The number of people projected to be added as a result of net international migration is nearly twice as much as the natural increase.
Civilian noninstitutional population and labor force levels
The civilian noninstitutional population is projected to grow from 251 million in 2015 to 326 million in 2060, an increase of 75 million people.
The labor force is projected to increase from 157 million in 2015 to 186 million in 2060, an increase of 29 million.
Civilian noninstitutional population and labor force growth
Changes in population growth and labor force participation rates over the next several decades will impact the growth of the labor force.
Even though the size of the population will grow, its annual growth rate is projected to slow down in the coming decades. The decline in the growth rate of the U.S. population is due to a variety of factors, such as the aging of the baby boomers, declining fertility rates, and a lessening of the growth in immigration.
Growth is expected to get progressively slower for both the population and the labor force over the projected time frame to 2060, much slower than in earlier decades.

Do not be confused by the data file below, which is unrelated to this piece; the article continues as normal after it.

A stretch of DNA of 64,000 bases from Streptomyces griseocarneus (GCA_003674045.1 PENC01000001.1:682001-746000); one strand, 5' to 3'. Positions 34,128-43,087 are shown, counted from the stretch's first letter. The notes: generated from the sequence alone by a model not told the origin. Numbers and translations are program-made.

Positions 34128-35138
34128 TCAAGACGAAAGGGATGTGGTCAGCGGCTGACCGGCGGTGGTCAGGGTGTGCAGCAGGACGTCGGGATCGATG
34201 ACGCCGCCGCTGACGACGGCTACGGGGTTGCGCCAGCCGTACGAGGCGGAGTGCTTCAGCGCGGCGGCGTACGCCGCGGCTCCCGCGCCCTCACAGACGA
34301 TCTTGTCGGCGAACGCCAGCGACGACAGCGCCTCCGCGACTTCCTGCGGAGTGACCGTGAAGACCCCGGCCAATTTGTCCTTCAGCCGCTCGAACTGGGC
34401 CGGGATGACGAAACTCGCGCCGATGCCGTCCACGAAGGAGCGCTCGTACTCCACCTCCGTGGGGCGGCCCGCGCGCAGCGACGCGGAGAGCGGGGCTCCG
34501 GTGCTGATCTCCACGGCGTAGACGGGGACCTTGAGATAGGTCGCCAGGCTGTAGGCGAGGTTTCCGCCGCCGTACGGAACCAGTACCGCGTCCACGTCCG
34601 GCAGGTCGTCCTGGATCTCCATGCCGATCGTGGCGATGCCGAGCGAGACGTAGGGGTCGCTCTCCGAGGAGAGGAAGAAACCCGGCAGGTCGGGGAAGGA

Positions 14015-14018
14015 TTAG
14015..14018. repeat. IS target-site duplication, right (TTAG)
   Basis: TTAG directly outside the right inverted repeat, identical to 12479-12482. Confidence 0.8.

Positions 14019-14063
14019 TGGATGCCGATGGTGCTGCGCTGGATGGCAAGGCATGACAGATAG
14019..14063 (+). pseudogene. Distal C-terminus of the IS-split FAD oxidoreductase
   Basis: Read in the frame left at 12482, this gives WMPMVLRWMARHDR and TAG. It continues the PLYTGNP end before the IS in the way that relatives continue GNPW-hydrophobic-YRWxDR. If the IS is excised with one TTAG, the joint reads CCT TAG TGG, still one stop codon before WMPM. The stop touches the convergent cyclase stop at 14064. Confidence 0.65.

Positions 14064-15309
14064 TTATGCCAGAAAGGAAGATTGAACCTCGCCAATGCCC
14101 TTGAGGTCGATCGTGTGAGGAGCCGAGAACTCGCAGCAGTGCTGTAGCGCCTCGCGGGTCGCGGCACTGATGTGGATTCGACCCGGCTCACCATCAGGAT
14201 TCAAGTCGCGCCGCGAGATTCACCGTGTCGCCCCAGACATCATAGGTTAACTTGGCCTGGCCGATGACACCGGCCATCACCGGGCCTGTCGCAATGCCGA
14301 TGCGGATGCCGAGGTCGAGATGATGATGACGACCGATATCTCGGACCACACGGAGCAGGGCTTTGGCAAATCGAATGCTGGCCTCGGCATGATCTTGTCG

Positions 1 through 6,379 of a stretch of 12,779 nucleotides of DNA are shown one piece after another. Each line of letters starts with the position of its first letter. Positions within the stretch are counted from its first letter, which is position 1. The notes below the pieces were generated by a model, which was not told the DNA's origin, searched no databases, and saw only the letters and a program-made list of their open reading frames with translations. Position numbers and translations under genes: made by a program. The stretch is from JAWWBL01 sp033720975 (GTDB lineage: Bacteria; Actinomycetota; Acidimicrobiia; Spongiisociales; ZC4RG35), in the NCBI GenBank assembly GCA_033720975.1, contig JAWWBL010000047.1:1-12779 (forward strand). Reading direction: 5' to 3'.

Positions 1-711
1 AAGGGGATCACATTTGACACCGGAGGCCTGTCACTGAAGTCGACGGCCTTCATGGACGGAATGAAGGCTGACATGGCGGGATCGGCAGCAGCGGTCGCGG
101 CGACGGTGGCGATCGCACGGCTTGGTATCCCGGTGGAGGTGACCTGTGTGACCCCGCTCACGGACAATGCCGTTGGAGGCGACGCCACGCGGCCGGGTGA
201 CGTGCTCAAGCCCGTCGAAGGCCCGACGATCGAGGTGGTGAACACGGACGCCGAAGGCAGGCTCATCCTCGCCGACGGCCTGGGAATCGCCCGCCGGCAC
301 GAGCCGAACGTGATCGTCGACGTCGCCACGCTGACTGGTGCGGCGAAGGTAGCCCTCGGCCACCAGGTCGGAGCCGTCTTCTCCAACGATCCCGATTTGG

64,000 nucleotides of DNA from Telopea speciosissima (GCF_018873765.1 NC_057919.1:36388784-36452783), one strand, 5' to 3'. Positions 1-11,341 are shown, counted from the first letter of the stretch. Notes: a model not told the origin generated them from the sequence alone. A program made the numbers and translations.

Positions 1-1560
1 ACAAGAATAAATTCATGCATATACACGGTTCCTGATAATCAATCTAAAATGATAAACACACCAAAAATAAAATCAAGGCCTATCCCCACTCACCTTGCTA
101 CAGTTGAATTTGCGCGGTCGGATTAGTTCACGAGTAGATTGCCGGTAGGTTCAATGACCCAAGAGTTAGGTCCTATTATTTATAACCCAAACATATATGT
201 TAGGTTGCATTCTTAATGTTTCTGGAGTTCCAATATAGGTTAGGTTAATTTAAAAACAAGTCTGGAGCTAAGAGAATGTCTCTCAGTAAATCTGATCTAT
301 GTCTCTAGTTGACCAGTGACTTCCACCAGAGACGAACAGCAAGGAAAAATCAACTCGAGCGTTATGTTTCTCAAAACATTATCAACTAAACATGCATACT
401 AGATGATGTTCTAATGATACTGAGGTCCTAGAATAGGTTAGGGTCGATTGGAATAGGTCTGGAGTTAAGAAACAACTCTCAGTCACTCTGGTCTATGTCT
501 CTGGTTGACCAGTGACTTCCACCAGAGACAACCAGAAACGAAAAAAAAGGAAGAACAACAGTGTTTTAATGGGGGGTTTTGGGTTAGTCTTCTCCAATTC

Labor force participation rates by sex
From the early 1950s until its peak over 1997–2000, the overall labor force participation rate increased. From 2000 to 2010, the overall participation rate fell by 2.4 percentage points. In the 5 years between 2010–2015, the overall participation rate fell by another 2.0 percentage points, much sharper than the previous 10 years. BLS is projecting a continuous decline in the overall participation rates until 2060.
The men's participation rate has declined since the late 1940s, accelerating after the recession of 2007–2009. Since 2010, the labor force participation rate of men has fallen another 2.1 percentage points. BLS is projecting a further decline in the participation rates of men.
The participation rate for women peaked in 1999 at 60 percent and has been declining since then. From 2000 to 2010, the rate for women fell by 1.3 percentage points. From 2010 to 2015, the women’s participation rate fell by another 1.9 percentage points, much higher than the decline in the previous 10 years. The BLS is also projecting a further decline in women’s participation rates.